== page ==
Plaintiffs argue, however, that the Rogers deed to the Potters and Christies which created the easement restricts the use of the easement to a single family.   We disagree.   The Rogers deed granted the Rogers parcel “TOGETHER, with a right of way * * * from [Ruisseaumont Road] to the easterly shore of Lake Placid over a strip of land 40 feet in width.”   In a separate provision, the Rogers deed contains several restrictive convents, including the promise that the dominant property owner “will not erect or build or suffer to be erected or built upon the said premises any structure or building whatsoever other than a dwelling house for the use of one family and such barn, stable and other out building as may be necessary for use in connection therewith.”   Plaintiffs contend that this language evinces an intent that only one family should ever benefit from the easement and thus prohibits the use of the easement by any additional, partial successors in interest to the original dominant estate such as the Douglas defendants.

The restrictive covenant appears in a separate, unrelated paragraph in the deed apart from the language conveying the easement. In our view, as a matter of law, the Rogers deed does not provide any express restriction on the use of the easement by Rogers' heirs and assigns as plaintiffs claim (see Green v. Mann, supra at 567, 655 N.Y.S.2d 627).   Moreover, it would be illogical to draw the distinction that plaintiffs would have us make-between the interests of the De Franco defendants and the Douglas defendants-based solely on the amount of the original dominant estate that each group of defendants now holds.

 Plaintiffs also argue on appeal that the Douglas defendants' use of the easement imposes an additional burden on their servient estates and, thus, should not be permitted (see Cronk v. Tait, supra at 858, 719 N.Y.S.2d 386).   The only facts on which plaintiffs have relied is that the easement will be used by a second family and that the Douglas defendants have young children.   We hold, as a matter of law, that standing alone these facts do not amount to overburdening sufficient to defeat an easement holder's right of ingress and egress (see e.g. Krosky v. Hatgipetros, 150 A.D.2d 344, 345, 541 N.Y.S.2d 22;  Jakobson v. Chestnut Hill Props., 106 Misc.2d 918, 926, 436 N.Y.S.2d 806).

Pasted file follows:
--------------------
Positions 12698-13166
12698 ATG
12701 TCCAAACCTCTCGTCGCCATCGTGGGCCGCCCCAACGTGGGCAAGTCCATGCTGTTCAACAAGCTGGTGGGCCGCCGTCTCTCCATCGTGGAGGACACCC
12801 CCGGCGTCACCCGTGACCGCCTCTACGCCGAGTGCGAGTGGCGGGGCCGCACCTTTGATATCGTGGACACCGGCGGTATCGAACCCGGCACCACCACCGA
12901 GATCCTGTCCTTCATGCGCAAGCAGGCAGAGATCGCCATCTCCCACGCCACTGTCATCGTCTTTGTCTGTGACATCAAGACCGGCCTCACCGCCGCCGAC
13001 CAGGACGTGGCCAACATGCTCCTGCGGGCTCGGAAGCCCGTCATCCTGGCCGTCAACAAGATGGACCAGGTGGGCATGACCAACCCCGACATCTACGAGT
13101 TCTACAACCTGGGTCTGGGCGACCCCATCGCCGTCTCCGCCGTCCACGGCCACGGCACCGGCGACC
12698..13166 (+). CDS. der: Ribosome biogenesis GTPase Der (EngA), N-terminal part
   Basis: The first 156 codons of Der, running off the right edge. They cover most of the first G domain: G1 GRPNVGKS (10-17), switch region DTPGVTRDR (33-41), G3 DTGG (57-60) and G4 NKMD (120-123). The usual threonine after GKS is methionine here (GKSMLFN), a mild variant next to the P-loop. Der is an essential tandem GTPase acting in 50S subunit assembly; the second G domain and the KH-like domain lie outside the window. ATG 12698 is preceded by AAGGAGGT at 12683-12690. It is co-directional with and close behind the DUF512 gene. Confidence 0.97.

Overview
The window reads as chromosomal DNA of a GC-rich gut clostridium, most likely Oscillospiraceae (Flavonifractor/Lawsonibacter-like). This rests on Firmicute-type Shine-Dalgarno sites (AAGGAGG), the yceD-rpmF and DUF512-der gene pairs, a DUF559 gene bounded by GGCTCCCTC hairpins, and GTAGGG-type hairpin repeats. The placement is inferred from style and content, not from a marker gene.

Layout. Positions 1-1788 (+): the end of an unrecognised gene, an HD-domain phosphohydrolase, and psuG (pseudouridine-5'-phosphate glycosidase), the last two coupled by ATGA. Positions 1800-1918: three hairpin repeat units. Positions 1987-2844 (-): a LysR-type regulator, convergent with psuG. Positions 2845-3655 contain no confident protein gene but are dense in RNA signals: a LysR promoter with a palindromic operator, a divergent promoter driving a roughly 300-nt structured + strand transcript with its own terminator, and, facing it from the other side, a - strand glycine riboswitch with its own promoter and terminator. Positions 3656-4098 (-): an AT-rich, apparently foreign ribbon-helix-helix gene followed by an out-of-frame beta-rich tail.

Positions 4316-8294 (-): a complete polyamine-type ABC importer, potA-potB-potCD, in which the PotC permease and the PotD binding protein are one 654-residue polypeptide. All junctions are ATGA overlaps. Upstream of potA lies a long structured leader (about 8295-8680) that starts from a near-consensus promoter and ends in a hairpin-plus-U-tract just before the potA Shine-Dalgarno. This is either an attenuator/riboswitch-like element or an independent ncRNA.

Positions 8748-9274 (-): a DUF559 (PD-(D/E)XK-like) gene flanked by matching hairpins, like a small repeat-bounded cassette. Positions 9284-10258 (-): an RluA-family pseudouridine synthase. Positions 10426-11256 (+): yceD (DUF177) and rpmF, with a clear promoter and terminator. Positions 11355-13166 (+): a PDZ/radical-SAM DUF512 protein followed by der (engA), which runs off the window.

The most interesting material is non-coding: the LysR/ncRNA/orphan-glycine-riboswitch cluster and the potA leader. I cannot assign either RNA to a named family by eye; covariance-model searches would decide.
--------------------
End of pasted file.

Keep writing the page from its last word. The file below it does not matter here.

Next, all parties debate Supreme Court's determination that material questions of fact exist regarding the scope of the easement-specifically, whether the property interest conveyed by the Rogers deed carries with it the right to install a dock.  “ ‘The extent and nature of an easement must be determined by the language contained in the grant, aided where necessary by any circumstances tending to manifest the intent of the parties' ” (Albrechta v Broome County Indus. Dev. Agency, 274 A.D.2d 651, 651-652, 710 N.Y.S.2d 709, quoting Hopper v. Friery, 260 A.D.2d 964, 966, 689 N.Y.S.2d 305;  see Martone v. Prislupsky, 269 A.D.2d 673, 674, 705 N.Y.S.2d 83).   Inasmuch as the language at issue was written over 100 years ago and the parties have not identified any disputed issue of fact bearing on the issue of the intent of the original parties to the Rogers deed, we conclude that the scope of the easement may be decided here as a matter of law.